When working with electricity, especially when operating machinery or equipment in large industrial environments, there is always an element of risk.
As the consequences of these risks can be serious, and sometimes fatal, European and most western countries require that operators of electric-powered heavy industrial machinery are trained in the mechanics of electricity and the dangers involved.
What exactly are the risks?
Electrical risks usually arise from contact with an unprotected piece of wiring, from a short circuit, or from an electric arc flash – the latter can reach temperatures above 19000°C at the arc terminal, causing metal to melt and a high risk of explosion.
Operators (and by-standers) may be in danger of receiving an electric shock, or in the worst case scenario, being electrocuted. If there is an explosion or a fire, then anyone in the vicinity may suffer severe burns, loss of limbs, plus loss of hearing or vision.
Equally, though obviously of less importance, machinery and equipment may be damaged or destroyed.
And the possible consequences?
A life-changing injury or fatality in the workplace is every company’s worst fear. Managing the fall-out - from looking after the emotional welfare of colleagues, to setting up internal inquiries and handling any subsequent litigation – can be a delicate, expensive and often exhausting process.
In terms of covering damaged equipment and settling employee claims, most companies have excellent insurance schemes. However, as we all know, if the company is found to be at fault, for example if an operator does not have a valid BR qualification, then there could be a risk that the insurance is invalidated.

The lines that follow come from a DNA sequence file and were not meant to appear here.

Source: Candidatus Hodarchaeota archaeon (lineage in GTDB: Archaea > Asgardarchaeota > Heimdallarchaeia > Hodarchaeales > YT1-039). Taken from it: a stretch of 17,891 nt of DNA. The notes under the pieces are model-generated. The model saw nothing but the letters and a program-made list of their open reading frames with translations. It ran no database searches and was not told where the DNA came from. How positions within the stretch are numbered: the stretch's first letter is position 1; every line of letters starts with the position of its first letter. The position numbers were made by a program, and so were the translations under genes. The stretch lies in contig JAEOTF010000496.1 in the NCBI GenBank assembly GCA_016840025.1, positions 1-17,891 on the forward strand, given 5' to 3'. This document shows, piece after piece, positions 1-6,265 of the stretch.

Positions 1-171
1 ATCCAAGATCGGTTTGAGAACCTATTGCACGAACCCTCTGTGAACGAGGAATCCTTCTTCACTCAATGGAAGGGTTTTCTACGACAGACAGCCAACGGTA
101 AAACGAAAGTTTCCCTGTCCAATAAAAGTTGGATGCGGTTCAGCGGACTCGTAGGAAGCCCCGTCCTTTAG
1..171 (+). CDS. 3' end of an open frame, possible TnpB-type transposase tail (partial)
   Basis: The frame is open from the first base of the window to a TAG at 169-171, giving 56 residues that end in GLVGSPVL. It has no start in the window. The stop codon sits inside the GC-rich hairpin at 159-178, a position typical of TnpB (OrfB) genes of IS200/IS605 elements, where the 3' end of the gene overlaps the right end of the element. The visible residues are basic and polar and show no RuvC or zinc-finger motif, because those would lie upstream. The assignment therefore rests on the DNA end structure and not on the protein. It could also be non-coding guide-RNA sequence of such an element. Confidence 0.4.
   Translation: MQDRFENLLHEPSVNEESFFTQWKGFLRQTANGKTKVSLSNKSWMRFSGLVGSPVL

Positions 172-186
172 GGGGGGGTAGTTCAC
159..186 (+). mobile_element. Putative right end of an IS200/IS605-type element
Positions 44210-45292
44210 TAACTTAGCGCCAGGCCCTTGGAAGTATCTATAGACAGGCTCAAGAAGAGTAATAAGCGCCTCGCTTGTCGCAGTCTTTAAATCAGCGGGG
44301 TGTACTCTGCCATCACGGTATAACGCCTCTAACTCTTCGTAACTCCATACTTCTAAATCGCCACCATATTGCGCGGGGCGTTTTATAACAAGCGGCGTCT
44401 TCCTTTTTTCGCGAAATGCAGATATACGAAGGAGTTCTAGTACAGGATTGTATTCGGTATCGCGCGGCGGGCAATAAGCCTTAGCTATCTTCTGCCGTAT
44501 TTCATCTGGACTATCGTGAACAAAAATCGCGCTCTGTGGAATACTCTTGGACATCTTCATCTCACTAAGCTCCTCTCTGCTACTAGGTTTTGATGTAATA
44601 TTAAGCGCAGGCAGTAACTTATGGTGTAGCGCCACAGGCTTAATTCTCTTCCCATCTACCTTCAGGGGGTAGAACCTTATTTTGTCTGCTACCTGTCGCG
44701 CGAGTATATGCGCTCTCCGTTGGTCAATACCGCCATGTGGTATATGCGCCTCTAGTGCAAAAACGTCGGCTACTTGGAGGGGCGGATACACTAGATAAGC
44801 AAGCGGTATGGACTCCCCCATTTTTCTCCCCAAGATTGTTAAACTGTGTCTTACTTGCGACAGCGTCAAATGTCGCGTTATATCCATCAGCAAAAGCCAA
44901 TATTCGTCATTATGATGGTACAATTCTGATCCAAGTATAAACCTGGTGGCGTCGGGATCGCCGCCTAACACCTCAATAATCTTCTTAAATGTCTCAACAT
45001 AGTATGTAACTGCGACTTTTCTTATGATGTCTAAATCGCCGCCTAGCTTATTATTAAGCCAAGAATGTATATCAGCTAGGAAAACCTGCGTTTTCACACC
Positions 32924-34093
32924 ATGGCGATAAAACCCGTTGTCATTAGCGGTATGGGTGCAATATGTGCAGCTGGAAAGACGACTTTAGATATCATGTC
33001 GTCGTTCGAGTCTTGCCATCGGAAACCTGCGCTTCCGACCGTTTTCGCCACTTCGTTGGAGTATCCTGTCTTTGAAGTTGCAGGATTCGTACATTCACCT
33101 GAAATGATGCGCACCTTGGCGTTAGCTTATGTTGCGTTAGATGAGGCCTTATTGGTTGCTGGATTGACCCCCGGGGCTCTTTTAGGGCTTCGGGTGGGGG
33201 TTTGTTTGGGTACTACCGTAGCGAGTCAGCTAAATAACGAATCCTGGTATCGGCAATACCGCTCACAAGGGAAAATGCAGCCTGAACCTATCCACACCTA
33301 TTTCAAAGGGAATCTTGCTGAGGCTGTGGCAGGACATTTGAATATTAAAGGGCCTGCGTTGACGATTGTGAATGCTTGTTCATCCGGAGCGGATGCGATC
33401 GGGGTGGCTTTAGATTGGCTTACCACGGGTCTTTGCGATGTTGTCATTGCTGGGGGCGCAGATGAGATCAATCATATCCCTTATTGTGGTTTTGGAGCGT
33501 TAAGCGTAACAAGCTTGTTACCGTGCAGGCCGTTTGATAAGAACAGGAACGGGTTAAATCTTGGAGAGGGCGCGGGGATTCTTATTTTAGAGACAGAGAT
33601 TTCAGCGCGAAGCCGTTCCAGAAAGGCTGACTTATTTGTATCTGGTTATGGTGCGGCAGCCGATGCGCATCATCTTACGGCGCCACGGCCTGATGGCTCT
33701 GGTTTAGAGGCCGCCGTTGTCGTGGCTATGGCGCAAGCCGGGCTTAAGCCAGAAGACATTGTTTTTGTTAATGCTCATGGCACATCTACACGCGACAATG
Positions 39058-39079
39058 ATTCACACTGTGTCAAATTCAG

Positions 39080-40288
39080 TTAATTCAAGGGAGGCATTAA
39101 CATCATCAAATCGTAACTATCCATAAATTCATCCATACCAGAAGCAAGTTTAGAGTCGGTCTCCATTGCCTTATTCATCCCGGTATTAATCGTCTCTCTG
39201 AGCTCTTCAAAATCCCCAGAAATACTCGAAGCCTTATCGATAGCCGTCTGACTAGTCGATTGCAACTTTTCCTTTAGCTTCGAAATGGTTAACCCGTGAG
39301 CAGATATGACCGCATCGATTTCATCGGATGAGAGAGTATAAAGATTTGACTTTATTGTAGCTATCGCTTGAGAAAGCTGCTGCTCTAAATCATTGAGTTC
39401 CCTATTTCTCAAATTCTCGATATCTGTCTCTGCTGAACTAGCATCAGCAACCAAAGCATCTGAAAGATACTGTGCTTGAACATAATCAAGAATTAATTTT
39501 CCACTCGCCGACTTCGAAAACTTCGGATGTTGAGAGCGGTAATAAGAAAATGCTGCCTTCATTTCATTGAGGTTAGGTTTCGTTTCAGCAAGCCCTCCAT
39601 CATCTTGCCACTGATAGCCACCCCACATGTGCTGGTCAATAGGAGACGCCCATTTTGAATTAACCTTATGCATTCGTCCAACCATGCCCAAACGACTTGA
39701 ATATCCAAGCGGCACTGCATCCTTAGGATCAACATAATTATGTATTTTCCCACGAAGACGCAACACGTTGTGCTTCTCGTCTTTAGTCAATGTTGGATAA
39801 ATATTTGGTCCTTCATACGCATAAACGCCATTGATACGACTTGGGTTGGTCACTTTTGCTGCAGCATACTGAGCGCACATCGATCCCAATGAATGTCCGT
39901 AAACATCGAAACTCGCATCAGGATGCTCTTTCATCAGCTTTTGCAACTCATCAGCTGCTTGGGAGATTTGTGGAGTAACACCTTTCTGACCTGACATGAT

Equally damaging, potentially, can be the harm caused to a company’s reputation. A serious incident inevitably attracts media attention and it’s often impossible to measure just how much damage is done – and for how long – by negative press coverage.
As we all know, it can take years to build up a reputation in industry, so it makes sense to minimise or eliminate as many risks in the workplace as possible.
Enter stage left … the compressed air motor!
Every problem has a solution and the beauty of pneumatic air motors is that they carry no risk. Powered by compressed air, there is no electricity in the system and therefore none of the above risks can occur.
The worst that can happen when using an air motor is mechanical failure in which case the motor simply stops. At no time are your operators, or other people, in danger or your equipment at risk of being damaged.
So, can you think of any reason why you might choose an electric motor instead of an air motor? No? Welcome to the club! Neither can most of our clients.